Tim Connolly's long comeback trail may have reached its terminus.
The magical puckhandler has waited 11 long months to play in a game, and it might finally happen this afternoon. Connolly and Buffalo Sabres coach Lindy Ruff each used the adjective "optimistic" in describing the potential for a return against the Washington Capitals in the Verizon Center.
Connolly made it through Friday's practice, which was heavily geared toward testing his physical wherewithal. He quarterbacked the power play for much of the practice and underwent spirited one-on-one drills, demonstrating his marvelously dexterous hands hadn't left him.
"His conditioning isn't there, and I know that bothers him a little bit," Sabres defenseman Brian Campbell said. "But skill doesn't go away. It comes back pretty quick. What he does is pretty special. It's nice to see him back."
Ruff liked what he saw but said he would wait to decide on whether to insert Connolly into the lineup until consulting with the medical staff and the eager center.
"It was good to see him in those situations," Ruff said. "You can see the hands are still working great. It was more to see what the legs were going to do, to get him in some battles and get some fatigue.
"We'll let him recover and see how he feels. By 7 or 8 o'clock [Friday night] he's probably going to feel one way or the other. He'll feel real good or fatigue might be a factor."
If they decide to dress Connolly either this afternoon or Easter Sunday against the Philadelphia Flyers, the Sabres will exceed the salary cap and be forced to send rookie winger Drew Stafford back to the Rochester Americans to be in financial compliance. But there is no salary cap in the postseason, and the Sabres could recall him Monday.
Stafford practiced Friday and flew with the team to Washington in the afternoon. Rookie winger Clarke MacArthur was assigned to the Amerks in the morning.
"The situation would be that if [Connolly] does play we would have to send Stafford down," Ruff said. "We have to guard against maybe [Connolly] isn't feeling that well or maybe his groins get real tight. Stafford will come with us. But if we do send him down, he'll leave [Washington] and go to Rochester."
Connolly looked spent after practice but smiled at the prospect of playing for the first time since Ottawa Senators forward Peter Schaefer knocked him out with an open-ice check in the second round of the playoffs last spring.
"I'm optimistic," Connolly said. "Each day I feel a little bit better and better. I'm getting excited with each day. We'll see what happens in the next few days. I felt pretty good."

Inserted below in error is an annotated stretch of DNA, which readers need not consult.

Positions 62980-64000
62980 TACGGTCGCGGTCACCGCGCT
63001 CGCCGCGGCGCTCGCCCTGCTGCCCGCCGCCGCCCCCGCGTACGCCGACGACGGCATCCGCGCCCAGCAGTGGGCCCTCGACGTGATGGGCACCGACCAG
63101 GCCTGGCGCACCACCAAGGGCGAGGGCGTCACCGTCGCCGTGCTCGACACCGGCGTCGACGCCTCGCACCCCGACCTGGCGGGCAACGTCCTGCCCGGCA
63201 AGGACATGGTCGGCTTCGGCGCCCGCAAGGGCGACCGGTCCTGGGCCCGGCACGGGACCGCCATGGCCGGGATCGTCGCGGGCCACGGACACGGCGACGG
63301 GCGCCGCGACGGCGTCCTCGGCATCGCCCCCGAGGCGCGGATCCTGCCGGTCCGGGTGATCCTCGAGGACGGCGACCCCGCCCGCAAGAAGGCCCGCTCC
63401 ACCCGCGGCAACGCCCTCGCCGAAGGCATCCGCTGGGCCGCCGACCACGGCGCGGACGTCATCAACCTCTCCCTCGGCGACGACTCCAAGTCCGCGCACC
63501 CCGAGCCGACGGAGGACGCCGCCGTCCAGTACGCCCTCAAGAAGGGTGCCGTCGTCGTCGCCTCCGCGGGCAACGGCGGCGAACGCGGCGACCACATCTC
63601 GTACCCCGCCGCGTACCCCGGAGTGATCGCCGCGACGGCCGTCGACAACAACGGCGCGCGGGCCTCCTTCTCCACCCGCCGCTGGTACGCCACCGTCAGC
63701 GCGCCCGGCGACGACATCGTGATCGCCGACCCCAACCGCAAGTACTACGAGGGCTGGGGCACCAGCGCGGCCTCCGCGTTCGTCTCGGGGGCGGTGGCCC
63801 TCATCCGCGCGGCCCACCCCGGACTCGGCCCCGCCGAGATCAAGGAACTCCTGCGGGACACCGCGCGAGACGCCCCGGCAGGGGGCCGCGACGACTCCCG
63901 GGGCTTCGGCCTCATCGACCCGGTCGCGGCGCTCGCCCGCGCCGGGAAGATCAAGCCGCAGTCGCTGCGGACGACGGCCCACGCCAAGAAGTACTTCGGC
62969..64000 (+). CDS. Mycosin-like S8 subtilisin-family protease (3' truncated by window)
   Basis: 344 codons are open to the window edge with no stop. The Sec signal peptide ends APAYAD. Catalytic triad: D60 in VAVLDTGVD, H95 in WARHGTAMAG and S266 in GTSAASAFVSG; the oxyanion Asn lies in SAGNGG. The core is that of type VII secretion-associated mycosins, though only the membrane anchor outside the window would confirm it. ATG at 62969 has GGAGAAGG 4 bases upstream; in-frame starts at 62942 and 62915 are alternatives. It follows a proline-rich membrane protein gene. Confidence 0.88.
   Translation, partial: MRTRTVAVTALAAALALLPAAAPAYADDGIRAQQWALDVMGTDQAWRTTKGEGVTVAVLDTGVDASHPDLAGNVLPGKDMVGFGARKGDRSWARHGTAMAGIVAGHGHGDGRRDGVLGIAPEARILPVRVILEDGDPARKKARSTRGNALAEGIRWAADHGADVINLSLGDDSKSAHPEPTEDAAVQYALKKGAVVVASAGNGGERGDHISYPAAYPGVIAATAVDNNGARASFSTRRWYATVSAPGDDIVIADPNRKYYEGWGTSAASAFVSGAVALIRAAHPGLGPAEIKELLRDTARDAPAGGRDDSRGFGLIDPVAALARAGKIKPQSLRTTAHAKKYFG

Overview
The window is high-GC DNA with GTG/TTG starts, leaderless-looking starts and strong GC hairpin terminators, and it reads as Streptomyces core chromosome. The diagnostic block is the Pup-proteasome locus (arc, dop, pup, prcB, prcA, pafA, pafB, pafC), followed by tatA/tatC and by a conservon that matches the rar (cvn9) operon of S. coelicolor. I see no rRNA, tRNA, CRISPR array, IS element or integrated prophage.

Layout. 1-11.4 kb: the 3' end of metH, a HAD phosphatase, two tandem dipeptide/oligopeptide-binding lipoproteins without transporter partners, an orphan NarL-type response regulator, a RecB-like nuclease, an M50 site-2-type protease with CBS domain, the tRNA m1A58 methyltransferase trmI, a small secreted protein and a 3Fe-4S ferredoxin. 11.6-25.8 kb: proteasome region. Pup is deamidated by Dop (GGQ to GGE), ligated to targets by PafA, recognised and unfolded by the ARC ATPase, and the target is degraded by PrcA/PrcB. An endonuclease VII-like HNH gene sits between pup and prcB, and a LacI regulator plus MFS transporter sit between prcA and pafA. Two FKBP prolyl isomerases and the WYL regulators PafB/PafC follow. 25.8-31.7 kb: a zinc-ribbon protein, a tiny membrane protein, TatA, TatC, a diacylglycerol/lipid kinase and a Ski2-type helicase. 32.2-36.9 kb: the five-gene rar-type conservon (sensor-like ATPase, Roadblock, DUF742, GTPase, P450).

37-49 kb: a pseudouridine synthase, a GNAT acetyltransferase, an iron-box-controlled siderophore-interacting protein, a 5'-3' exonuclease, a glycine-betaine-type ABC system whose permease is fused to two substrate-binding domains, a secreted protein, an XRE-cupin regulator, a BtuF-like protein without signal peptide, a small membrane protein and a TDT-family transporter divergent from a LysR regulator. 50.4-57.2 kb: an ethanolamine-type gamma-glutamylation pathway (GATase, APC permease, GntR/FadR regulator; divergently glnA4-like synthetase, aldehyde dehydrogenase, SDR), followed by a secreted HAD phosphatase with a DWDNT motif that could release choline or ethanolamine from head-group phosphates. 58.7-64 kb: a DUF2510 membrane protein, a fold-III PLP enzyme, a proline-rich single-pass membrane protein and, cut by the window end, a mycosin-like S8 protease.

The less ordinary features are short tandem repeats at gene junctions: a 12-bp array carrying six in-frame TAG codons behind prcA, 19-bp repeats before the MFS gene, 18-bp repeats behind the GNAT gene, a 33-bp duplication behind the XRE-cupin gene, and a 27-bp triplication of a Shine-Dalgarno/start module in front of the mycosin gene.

"I definitely think it was a step in the right direction."
Post-concussion symptoms didn't let Connolly skate until late January, needing supplemental treatment for neck and jaw injuries and an unorthodox University at Buffalo rehab program to step foot on the ice again.
Perhaps he worked out too vigorously or maybe it simply was the extra weight he had gained while inactive for so long, but shortly after being cleared to skate he was diagnosed with a stress fracture below his right knee and was back off the ice until a few weeks ago.
Connolly's stamina remains an issue for Ruff, especially when Stafford is playing well.
"I think that he's in a situation now where conditioning-wise it's still a question mark," Ruff said. "That's why we'll have to wait. We're not going to take out somebody that's going to help the team for and risk Tim in an injury situation. I don't want Tim hurt. I want him to play."
Connolly, who signed a three-year, $8.7 million contract last summer, was one of Buffalo's best players last season, a stalwart on the power-play and penalty-kill units.
He established career-highs with 16 goals, seven power-play goals and 39 assists in only 63 games. He added five goals and six assists in eight playoff games before his concussion.
The bulk of Connolly's significant ice time likely will come on special teams. Ruff didn't reveal who Connolly's linemates would be or if he would play center or the wing.
"I'm going to have to start out with a bit of a smaller role and kind of work my way up," Connolly said. "If I'm able to play well and help the team, then I'll be able to get a few more minutes.
"Keep it short, and keep it simple. To start, I might have to keep it really simple. I might even dump the puck once or twice, which I don't like to do too much. But we'll see when I get out there."